Re-write the Freedoms of the Air

A new world order?

As I write this column the street outside my window is eerily quiet for a weekday morning. We too are in ‘lockdown’, and the only noise heard is a gentle sighing sound as the economy collapses.

COVID-19 is proving to be a seminal event in modern history. One that will change the world in ways that we haven’t computed yet – many ‘Unknown Unknowns’, as pointed out in an earlier column.

As the entire world heads into social distancing, even the few bright spots in the airline world are being extinguished. This column theorized that airlines with strong domestic route structures would weather this storm. But with entire countries (such as India) in lockdown and other nations facing individual states closing boundaries within the country (Australia and probably the USA), even large, profitable airlines such as the US ‘Big Three’, Qantas and Indigo (of India) are seeing their fleets grounded and their balance sheets awash in red ink.

Looking back in time

Many years ago, in December 1944 to be exact, a group of men was meeting in Chicago, USA in the depths of winter – while a World War was raging not far away.

Think of what was going on at that time. For five years the entire world had been engaged in a titanic struggle. By 1944 the tide had turned. The Nazi Reich, pummeled by the Russian steamroller in the East and the Allied invasion in the West, was being slowly strangled. American and British forces were gradually pushing the Japanese Empire back, island by island, at a terrible cost.

Meanwhile, heavy bombers, of a size and speed hardly imaginable a few years ago, were reducing German and Japanese cities to rubble. In a few months they would unleash a weapon so awesome that it would bring the war to an abrupt end.

Laying the foundation for civil aviation

Sequestered in a Chicago hotel, those bureaucrats representing 55 countries went on to draft a document that laid the foundation for the world’s civil aviation infrastructure. Known as the ‘Chicago Convention’ the intent of the conference was to allow for the development of international civil aviation “…in a safe and orderly manner”, and such that air transport services would be established “on the basis of equality of opportunity and operated soundly and economically.”

The convention went on to establish an agency called ICAO (International Civil Aviation Organization), which would be made a part of the United Nations, and remains the governing body of all matters pertaining to civil aviation to this day.

Vision into reality

The process by which the ideals of the Chicago Convention were transformed into reality and a globe-spanning airline business was long and torturous. Most international delegates traveled to the Chicago convention by ship and train, with perhaps a short flight in something like a DC-3. The ‘mandarins’ could not have been expected to envision the jet transport airplane (there were none in 1944), much less the supersonic Concorde or the gigantic, double-deck Airbus A380.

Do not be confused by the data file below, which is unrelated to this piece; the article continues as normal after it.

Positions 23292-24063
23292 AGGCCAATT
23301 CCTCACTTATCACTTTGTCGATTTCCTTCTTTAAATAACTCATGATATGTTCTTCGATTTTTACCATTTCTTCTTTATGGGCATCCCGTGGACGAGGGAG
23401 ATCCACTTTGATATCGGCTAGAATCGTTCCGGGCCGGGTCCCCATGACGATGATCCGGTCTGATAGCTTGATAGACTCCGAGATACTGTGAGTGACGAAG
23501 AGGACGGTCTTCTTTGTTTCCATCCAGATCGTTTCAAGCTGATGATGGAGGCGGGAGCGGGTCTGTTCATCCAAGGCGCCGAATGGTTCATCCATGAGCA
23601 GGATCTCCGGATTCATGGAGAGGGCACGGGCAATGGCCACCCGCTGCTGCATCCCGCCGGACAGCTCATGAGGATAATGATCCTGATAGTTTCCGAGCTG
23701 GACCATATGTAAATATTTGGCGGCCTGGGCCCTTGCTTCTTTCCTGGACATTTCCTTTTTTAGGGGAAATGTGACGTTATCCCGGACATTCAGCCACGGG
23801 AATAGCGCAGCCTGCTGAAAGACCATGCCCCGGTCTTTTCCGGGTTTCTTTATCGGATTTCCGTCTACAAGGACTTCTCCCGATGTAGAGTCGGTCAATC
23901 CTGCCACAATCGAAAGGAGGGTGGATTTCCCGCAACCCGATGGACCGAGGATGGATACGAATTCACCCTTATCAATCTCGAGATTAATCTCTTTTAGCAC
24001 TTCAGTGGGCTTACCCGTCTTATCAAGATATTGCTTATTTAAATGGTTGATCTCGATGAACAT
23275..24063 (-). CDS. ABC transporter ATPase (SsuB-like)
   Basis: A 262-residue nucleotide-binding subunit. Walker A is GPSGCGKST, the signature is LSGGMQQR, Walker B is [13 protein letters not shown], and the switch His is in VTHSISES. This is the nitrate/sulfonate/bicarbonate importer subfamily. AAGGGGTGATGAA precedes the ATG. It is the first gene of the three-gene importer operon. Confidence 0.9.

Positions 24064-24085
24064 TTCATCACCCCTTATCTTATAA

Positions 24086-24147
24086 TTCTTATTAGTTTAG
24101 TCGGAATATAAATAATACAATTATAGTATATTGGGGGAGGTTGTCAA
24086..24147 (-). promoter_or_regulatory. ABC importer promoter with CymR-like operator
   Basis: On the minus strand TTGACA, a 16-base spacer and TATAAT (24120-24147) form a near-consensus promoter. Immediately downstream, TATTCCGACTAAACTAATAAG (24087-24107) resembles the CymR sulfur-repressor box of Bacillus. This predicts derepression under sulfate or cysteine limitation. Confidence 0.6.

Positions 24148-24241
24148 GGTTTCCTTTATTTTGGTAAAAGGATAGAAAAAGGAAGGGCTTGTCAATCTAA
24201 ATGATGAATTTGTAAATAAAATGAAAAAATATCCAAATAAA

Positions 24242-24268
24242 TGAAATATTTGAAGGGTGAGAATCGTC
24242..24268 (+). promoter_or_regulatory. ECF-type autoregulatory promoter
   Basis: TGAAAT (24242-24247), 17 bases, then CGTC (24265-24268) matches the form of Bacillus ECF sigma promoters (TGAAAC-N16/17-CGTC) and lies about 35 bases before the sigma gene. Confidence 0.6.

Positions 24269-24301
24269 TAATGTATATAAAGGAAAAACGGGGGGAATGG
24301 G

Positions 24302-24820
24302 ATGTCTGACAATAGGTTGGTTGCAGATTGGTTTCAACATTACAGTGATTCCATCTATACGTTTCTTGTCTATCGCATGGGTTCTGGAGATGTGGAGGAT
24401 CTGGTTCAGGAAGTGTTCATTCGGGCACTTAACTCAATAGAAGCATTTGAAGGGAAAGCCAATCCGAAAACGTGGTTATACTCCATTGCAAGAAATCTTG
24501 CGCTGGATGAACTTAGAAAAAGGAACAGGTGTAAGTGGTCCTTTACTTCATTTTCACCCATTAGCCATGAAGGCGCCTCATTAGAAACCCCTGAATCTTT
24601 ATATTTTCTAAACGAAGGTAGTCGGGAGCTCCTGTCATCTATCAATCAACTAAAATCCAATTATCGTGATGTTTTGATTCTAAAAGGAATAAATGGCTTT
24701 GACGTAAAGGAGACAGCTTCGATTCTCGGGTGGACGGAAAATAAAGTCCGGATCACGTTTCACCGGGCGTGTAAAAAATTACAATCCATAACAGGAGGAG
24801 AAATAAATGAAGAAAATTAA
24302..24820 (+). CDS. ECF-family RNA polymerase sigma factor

The Convention established what is known as the ‘Five Freedoms of the Air’, that set out to regulate air commerce between nations. This laid the foundation for ‘bi lateral’ agreements between nations that were envisaged to ensure a fair share of the traffic flows between points.

However, an implied (but never stated) ‘sixth freedom’, allowed some geographically well-placed airports to become ‘super connectors’. They were able to use their bases as a transit point (‘hub and spoke’ in airline-speak) between places that the other five freedoms did not allow them to carry traffic.

The regulated and staid world that the Chicago conventioneers imagined has been replaced by this new reality. One where large, well-capitalized airlines dominate the market, the ‘super connectors’ with their sprawling airports or the Low-Cost Carriers (LCCs) at the other end of the scale. The plight of today’s many ‘flag carriers’ hobbled by restrictive governments, saddled in debt and unable to compete with their more profitable privately-owned rivals, would have appalled the people who drew up the concept.

An opportunity for change

The aftermath of the COVID-19 pandemic will mean, among other things, that the world of civil aviation will have undergone a paradigm shift. Most authoritative sources give it between 12-24 months before the pandemic is fully contained and normal travel patterns could be re-established.

Many airlines will have ceased to exist by then. Even those with the resources to have survived, will face a very different world. One where the people may not have the means (or the inclination) to travel with anywhere near the frequency of the pre-COVID era.

The hiatus that is upon us now is going to cause extreme hardship to the entire travel industry. But it does allow an excellent opportunity for the world community to meet and formulate a plan for success that will ensure that the airline system emerges from this debacle in a positive manner.

Change is frightening, and humans are reluctant to embrace it. In this case it has been forced upon us. To miss this opportunity to lay the foundations for a system that will be stronger, fairer and more environmentally conscious, would be a terrible mistake.

 

 

 

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